Pot shop owners said enormous amounts of people turned out to purchase recreational marijuana on New Year’s Day. Thousands braved brutal winds and cold to stand in line at pot dispensaries, awaiting their share of the now-legal drug.
“It's huge,” Iraq war veteran Sean Azzariti while waiting outside of the 3D Cannabis Center in downtown Denver. “It hasn't even sunk in how big this is yet.”
Some 24 stores opened in Colorado this week, most of them in Denver. Many more are expected as the demand for marijuana begins to ramp up.
"It's a huge deal for me," Andre Barr, a 34-year-old deliveryman who drove from Michigan to be a part of the legal weed sales. "This wait is nothing."
"Everything's gone pretty smoothly," said Barbara Brohl, of Colorado’s Department of Revenue.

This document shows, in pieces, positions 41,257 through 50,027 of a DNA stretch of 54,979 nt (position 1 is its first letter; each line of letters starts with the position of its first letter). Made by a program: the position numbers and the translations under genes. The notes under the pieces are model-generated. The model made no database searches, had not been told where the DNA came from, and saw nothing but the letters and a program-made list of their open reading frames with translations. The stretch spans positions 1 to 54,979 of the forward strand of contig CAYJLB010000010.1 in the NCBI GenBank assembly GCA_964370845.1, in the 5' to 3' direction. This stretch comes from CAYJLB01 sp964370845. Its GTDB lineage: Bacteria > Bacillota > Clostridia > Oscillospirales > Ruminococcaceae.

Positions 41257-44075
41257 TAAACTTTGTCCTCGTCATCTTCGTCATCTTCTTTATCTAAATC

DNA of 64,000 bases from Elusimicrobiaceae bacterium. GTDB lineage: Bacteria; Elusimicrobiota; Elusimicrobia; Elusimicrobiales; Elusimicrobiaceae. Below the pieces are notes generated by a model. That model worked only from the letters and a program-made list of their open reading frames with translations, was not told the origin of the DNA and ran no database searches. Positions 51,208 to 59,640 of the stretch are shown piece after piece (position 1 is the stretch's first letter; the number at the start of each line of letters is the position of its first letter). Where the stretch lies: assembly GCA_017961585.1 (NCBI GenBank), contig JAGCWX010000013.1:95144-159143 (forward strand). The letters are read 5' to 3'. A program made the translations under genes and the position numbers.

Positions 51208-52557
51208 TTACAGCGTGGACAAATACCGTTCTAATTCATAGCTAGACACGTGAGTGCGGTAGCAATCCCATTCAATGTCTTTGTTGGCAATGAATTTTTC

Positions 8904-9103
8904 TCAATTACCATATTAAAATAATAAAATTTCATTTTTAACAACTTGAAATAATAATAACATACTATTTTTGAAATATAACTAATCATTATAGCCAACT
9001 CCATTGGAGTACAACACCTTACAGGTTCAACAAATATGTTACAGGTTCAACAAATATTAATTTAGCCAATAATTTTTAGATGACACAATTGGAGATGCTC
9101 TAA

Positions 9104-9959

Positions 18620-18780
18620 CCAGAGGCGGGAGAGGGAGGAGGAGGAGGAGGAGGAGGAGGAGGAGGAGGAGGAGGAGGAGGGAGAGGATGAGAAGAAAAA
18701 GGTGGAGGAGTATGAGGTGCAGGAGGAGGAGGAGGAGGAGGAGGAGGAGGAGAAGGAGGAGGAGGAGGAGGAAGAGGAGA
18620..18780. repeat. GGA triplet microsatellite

Colorado state officials project that revenues from weed this year will top a whopping $600 million. The state’s share of tax on that amount would yield close to $70 million, the majority of which would go toward the building and updating of the state’s schools.
The voter-approved constitutional amendment led Colorado to become the first state in the nation to open recreational pot stores, legally selling to anyone over the age of 21.
Not everyone is happy with the legalization of pot however.
“It's not just a benign recreational drug that we don't have to worry about,” said Dr. Paula Riggs, head of the Division of Substance Dependence at the University of Colorado-Denver medical campus.
“Legalization – with all of the American-style promotion that will accompany it – is the last thing people in recovery, parents, communities and even our nation need right now,” Smart Approaches to Marijuana said on its website.
What’s your take on the legalizing of pot? Leave your comments below.
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